Have you ever seen a drone (male) honeybee with white eyes rather than their normal colored black eyes? I did for the first time this year and it’s sort of freaky looking. Earlier this spring, I was inspecting one of my hives and came across a few drones with white eyes. I did not have my camera with me, so I came back the next day to take a picture and they were all gone.
A few weeks later another of my beekeeping friends said he had a hive that had white-eyed drones AND workers and wondered if I would like to have the queen to put into my observation hive. I gladly accepted his offer to see what would happen. Within the last few days I have begun to notice a few drones with white eyes. The picture below was shot though the glass of the observation hive so the quality is not all that great. I will have my camera on hand the next time I open up the hive to move some frames around and get a better picture.
After doing some research, I found that this is a genetic mutation caused by a recessive gene. Drones are genetically haploid, which means they only carry one set of genes, while all females are diploid or carry two sets of genes. Queens and worker get their two sets of genes when the egg laid by a queen is fertilized. A drone is created when a queen lays an unfertilized egg. So if the queen carries the recessive gene for white eyes then there is a grater chance of the white eye to express itself.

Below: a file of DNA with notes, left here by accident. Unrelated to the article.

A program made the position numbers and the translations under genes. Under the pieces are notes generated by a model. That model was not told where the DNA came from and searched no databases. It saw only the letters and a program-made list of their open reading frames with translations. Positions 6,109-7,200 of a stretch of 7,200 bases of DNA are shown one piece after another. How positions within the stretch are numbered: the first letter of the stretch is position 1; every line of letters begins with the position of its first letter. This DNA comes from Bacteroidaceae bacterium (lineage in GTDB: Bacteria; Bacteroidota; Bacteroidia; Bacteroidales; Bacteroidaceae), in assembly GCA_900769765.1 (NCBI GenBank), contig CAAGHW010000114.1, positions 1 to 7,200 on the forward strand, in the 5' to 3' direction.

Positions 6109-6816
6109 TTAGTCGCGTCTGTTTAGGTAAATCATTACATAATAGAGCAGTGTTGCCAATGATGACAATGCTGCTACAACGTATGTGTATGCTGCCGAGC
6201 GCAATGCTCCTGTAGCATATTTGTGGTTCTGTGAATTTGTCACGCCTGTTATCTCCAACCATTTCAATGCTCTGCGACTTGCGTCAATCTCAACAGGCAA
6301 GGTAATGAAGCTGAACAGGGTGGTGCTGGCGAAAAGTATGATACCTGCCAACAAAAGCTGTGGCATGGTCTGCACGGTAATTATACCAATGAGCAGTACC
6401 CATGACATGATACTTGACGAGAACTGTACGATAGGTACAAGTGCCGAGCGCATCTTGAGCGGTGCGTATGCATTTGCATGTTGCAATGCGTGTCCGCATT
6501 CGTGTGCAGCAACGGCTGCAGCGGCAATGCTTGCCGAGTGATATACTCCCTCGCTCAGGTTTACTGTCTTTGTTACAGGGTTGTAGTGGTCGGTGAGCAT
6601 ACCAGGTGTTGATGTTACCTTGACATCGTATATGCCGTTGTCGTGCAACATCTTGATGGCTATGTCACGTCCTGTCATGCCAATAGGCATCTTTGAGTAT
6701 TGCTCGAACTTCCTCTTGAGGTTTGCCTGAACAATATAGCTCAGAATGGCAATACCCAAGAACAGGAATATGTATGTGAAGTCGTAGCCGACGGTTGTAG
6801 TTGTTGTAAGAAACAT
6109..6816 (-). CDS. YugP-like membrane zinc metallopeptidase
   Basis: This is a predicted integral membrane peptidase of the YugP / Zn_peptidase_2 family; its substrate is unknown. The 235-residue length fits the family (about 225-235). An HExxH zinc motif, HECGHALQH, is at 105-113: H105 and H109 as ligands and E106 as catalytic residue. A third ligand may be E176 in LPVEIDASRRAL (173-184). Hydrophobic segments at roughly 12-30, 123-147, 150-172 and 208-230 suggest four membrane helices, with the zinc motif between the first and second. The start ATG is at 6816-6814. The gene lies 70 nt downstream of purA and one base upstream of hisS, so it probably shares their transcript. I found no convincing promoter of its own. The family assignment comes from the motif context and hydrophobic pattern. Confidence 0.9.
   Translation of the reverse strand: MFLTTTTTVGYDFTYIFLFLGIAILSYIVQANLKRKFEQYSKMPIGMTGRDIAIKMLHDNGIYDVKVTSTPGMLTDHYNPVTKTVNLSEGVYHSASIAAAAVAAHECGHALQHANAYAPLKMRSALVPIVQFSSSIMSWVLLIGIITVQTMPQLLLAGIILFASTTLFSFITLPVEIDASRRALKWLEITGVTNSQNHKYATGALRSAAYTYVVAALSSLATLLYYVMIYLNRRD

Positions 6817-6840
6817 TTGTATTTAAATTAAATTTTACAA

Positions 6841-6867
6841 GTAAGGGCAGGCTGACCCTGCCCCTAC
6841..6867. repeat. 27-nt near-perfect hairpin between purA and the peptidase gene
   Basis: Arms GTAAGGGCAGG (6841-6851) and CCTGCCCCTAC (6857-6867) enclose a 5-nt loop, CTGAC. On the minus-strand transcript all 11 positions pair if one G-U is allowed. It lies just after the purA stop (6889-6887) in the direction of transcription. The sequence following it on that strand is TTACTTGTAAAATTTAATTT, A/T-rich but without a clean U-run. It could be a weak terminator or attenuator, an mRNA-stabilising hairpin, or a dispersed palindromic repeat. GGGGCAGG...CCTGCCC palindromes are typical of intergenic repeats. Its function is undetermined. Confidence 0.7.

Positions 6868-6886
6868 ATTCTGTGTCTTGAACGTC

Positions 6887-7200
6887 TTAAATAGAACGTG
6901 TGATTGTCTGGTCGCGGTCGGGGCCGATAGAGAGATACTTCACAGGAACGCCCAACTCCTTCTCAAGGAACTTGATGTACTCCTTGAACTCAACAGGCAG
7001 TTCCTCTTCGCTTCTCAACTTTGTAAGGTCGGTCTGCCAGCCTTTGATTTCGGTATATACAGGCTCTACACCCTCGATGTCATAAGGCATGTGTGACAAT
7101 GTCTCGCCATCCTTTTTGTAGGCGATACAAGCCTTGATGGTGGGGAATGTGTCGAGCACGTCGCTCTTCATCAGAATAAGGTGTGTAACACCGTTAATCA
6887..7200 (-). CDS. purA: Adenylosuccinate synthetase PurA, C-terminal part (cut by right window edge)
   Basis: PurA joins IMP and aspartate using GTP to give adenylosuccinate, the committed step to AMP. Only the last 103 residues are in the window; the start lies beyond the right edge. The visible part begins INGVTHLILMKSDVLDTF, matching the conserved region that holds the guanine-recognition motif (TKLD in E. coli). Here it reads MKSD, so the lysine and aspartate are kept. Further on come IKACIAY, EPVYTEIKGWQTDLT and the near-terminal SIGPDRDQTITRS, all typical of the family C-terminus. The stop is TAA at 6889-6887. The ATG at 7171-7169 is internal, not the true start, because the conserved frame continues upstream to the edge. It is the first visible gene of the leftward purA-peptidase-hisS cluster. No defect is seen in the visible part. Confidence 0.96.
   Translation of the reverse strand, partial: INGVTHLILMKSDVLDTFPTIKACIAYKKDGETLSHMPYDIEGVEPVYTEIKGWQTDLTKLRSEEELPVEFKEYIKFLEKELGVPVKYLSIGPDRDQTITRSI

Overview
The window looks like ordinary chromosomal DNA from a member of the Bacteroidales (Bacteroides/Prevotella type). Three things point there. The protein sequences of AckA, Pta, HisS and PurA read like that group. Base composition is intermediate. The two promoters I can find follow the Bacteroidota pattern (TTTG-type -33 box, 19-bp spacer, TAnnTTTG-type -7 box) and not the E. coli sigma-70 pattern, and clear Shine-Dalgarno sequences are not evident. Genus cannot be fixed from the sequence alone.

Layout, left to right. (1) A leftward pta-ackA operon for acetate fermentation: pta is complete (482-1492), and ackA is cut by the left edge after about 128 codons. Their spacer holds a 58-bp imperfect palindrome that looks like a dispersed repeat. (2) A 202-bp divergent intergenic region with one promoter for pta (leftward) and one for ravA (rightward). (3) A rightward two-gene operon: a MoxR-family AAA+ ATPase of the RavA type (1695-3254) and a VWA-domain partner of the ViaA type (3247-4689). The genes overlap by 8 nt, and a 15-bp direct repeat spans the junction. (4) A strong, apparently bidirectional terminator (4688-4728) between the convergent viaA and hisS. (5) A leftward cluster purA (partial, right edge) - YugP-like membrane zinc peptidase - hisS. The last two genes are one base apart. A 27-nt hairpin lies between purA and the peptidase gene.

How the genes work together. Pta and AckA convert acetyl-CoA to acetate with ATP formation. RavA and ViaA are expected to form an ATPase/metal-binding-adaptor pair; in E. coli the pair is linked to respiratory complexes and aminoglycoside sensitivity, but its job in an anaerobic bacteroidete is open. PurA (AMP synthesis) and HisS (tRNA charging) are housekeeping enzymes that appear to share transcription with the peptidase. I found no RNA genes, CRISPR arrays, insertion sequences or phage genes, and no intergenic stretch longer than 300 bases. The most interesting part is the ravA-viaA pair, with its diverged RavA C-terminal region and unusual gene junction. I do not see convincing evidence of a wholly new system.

Some of the information that I read indicates that white-eyed drones cannot see well and there cannot find their way back to the hive, which might explain why I only saw the drones one day in my hive and not the next. The interesting thing about my friend observing white-eyed workers in addition to white-eyed drones is that I believe a white-eyed drone would have had to mate with a queen that also carried that gene to produce a white eyed worker. That would refute the claim that white-eyed drones cannot see well. We’ll see!
I have also read that there are bees with other eye colors including green, shades of red from cherry, garnet to brick. Although I haven’t seen any with green eyes, I have notice some that appeared to have a purple-ish tint to them. So check out the color of your drones eyes. You too might be surprised. If you want to learn more go to the web address below: